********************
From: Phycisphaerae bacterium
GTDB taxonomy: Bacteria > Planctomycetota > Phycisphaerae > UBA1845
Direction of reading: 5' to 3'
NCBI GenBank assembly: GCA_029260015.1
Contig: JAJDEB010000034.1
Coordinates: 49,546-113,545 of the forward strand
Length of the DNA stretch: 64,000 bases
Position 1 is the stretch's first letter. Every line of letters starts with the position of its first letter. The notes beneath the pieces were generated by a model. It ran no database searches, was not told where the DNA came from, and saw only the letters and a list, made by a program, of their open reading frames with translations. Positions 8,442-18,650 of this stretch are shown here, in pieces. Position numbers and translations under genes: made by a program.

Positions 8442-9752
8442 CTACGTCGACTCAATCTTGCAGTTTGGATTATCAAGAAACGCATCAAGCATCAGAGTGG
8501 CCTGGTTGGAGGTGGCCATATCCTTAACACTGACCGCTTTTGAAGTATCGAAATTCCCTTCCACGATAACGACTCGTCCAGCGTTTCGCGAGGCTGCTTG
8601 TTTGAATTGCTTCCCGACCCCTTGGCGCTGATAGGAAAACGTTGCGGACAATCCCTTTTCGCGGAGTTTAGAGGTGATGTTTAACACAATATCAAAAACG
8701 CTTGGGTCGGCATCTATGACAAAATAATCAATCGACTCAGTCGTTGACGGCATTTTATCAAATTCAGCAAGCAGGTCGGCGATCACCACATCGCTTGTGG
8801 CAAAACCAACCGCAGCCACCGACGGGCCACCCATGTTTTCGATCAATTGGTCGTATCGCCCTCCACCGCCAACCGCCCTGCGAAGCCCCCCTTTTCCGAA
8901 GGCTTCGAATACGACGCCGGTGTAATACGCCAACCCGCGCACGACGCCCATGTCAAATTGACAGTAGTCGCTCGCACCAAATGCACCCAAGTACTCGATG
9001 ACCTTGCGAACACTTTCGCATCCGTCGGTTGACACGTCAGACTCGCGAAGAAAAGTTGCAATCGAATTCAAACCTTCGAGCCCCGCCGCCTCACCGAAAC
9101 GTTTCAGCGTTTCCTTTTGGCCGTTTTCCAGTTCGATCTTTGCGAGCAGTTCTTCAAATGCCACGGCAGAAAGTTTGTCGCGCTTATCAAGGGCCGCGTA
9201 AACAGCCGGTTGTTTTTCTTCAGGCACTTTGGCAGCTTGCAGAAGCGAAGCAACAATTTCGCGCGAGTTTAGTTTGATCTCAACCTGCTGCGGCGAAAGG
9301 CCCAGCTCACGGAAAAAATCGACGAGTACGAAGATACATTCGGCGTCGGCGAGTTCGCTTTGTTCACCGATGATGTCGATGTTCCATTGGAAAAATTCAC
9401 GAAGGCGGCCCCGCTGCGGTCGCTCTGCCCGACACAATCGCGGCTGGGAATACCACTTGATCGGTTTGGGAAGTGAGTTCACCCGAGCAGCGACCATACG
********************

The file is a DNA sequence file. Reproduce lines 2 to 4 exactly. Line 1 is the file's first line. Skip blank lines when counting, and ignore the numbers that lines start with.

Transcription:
GTDB taxonomy: Bacteria > Planctomycetota > Phycisphaerae > UBA1845
Direction of reading: 5' to 3'
NCBI GenBank assembly: GCA_029260015.1